When I first learned that it was a possible Buffalo stampede headed towards Heinz Field, I immediately became concerned for the fans, players and anyone that might be in the path of a disaster waiting to happen. By all accounts, Pittsburgh was not equipped to handle such a scenario. What measures could be taken to prevent a catastrophe?
If last Saturday’s “scrimmage” is any indication of things to come, I would suggest that the trainers of the Buffalo Bills circus, along with their recently spotted diva Terrell Owens, steer clear of the venue sitting on the banks of the Allegheny with its mustard colored seats. If they run through the Steel City too often they may end up on the endangered species list.
Hey look, even if this was just a supposedly “meaningless” encounter then the Bills performed like the contest was not even a blip on their radar screen because they definitely did not play as if they were the descendants of “Buffalo” Bill Cody.
C’mon. The yardage gained by the team from the “blizzard belt” was sort of high school-ish. The Bills had 135 total net yards from scrimmage. I have a sneaking suspicion that the McKeesport Tigers high school football squad might have performed a tad better than that. A team, any team should be able to gain more than 49 yards on the ground and 86 yards through the air, even a pick-up street ball team playing in the “turkey bowl” on Thanksgiving Day.
Pittsburgh, on the other hand, gained 81 yards rushing and 278 yards passing, which surprised me because hey, it’s still preseason. The men of Steel appear to be getting ready to make another run to put the seventh Lombardi Trophy over on the South Side. Pittsburgh seems to have solid players defensively on their first and second teams.
When Steelers head coach Mike Tomlin was asked to evaluate his team’s performance he did just that saying; “We had a pre-snap penalty on offense, delay of game [and a] false start. We had a pre-snap penalty on defense. We put the ball on the ground, I like the way we’re moving it. I see some good things, but still see some things that where the Steelers are still beating the Steelers.”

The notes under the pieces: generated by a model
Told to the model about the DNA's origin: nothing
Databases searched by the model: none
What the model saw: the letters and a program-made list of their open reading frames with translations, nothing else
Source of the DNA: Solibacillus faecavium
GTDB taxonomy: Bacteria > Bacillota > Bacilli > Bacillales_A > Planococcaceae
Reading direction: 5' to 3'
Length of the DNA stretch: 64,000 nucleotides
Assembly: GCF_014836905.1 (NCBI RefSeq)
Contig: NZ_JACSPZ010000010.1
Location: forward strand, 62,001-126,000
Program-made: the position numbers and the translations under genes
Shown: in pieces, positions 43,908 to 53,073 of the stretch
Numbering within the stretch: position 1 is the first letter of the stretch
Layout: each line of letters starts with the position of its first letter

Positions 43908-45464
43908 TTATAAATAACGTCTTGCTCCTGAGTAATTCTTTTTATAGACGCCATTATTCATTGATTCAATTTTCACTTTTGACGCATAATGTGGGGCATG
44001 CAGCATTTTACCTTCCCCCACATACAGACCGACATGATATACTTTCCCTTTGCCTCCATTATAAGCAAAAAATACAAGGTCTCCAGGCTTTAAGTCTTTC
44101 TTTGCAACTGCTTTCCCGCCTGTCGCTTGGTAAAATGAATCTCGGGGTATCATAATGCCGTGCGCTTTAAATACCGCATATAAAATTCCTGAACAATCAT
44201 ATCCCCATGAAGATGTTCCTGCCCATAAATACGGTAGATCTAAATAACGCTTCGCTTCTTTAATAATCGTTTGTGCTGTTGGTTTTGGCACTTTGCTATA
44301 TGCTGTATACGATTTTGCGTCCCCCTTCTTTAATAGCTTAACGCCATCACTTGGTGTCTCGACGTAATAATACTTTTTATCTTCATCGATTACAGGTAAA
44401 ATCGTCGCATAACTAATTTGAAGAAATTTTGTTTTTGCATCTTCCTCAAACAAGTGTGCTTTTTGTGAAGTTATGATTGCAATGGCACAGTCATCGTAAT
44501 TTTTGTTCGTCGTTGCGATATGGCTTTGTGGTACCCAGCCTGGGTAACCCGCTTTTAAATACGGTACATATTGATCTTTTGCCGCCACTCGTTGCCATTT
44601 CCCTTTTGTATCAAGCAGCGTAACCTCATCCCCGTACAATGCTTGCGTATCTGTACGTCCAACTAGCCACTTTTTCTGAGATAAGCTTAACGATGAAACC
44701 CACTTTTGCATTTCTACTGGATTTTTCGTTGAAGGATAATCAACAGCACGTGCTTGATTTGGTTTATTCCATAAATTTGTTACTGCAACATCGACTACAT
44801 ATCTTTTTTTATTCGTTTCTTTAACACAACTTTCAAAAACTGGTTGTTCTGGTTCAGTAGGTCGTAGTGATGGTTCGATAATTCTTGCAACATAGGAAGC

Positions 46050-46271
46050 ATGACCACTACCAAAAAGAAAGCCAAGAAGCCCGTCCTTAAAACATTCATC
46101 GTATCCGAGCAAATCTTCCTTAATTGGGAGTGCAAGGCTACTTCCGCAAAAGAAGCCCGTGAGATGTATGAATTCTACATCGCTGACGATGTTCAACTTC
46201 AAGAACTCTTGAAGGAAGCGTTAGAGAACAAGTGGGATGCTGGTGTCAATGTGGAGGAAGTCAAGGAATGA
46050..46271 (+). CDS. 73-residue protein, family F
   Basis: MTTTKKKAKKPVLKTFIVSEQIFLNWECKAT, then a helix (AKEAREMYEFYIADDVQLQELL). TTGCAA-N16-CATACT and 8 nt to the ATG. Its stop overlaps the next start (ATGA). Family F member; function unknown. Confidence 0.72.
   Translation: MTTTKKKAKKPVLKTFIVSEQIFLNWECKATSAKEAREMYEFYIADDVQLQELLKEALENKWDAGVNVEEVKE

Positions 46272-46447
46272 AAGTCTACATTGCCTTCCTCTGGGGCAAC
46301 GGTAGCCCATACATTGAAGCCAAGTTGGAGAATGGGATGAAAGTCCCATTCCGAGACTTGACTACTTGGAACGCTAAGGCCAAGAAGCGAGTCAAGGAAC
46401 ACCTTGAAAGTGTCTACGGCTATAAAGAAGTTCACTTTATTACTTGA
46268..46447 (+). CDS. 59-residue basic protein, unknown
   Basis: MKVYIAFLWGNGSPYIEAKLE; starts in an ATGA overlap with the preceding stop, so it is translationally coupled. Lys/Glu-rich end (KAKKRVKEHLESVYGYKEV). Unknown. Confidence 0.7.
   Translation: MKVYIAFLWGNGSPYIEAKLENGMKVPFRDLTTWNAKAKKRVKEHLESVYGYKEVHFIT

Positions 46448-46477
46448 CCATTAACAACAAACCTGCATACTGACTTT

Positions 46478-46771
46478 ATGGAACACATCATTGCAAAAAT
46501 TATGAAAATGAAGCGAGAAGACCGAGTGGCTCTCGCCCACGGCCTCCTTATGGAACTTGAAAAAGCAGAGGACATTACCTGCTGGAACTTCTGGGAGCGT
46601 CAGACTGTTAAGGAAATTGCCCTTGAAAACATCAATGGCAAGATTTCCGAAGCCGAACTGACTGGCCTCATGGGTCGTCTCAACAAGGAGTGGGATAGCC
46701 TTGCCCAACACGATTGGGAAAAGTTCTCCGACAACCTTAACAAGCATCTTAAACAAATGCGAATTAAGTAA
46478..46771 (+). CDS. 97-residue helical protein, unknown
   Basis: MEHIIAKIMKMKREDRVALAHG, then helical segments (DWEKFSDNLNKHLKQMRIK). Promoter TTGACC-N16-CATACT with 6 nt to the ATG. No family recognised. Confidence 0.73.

The one facet of the offense that definitely seems promising is the O-line starting to jell and the return of speedster, “Fast” Willie Parker who still, by the way, holds the record for the longest run from scrimmage in Super Bowl history. I actually heard a few scribes pining for the three yards and a cloud of dust days of former Steelers great Jerome “the Bus” Bettis. Methinks that that they may be losing or have already distributed all of their marbles in a place undisclosed to them or anyone else. Their rationale is based upon these premises. 1. Willie Parker stays hurt a bit too much. 2. The Steelers need a big back. 3. The Steelers need a big back. 4. The Steelers need a big back.
No, you knuckles of heads. The Steelers need an offensive line that can consistently block for a world class like sprinter who is capable of taking it to the house on every play.
Coach Tomlin continued his assessment of the offense saying this about the running game. “I thought that it was solid. We are eliminating negative runs, which is good. I still think that we can do a better job of quality penetration a little bit. Once we get those backs to the line of scrimmage clean we have a chance to have a productive running game.”
The Steelers also appear to have a level and a half of quality performers on the offensive side of the ball. Big Ben Roethlisberger looks as comfortable as I have ever seen him and that does not bode well for the rest of the NFL teams. Although the first team offense got off to a sluggish start they locked in sync when they started to run the no-huddle. When Big Ben was asked whether the offense got off to a slow start he said, “Yeah we did. That last drive was a no-huddle drive, which is good to get a little work in at home. [I’m] really proud the way the guys were able to move the ball and listen to communication. We changed some plays at the line of scrimmage. Overall, [I’m] really happy. We made some mistakes early, but then drove down the field and scored.”
The Pittsburgh defense was as usual the strong and silent type. When linebacker James Farrior was asked to assess the defense, his assessment was a humble one. Farrior said; “I think we did pretty good. There [are] some things that we can improve on.”
Well, I am sure if anyone tells that to the Buffalo Bills they might agree to disagree. The Bills had a few offensive series where they appeared to maybe have had one too many puffs of the peace pipe.
It is safe to assume that if wide receiver Terrell Owens was available for Buffalo, the Bills may have been a little more potent on offense. But that theory may be a little generous as well because when Pittsburgh defeated the last team that Owens had the displeasure of playing for and tormenting, the Dallas Cowboys in December of 2008, T.O. was “jacked” by Ike Taylor and the Pittsburgh secondary catching only 3 balls for 32 yards, one being a 12- yard touchdown pass from Tony Romo after Romo scrambled around for a millennium or two.
It seems as if the Pittsburgh Steelers are ready for some football. The question is will the rest of the NFL be ready for the Pittsburgh Steelers?
(Aubrey Bruce can be reached at: firstname.lastname@example.org)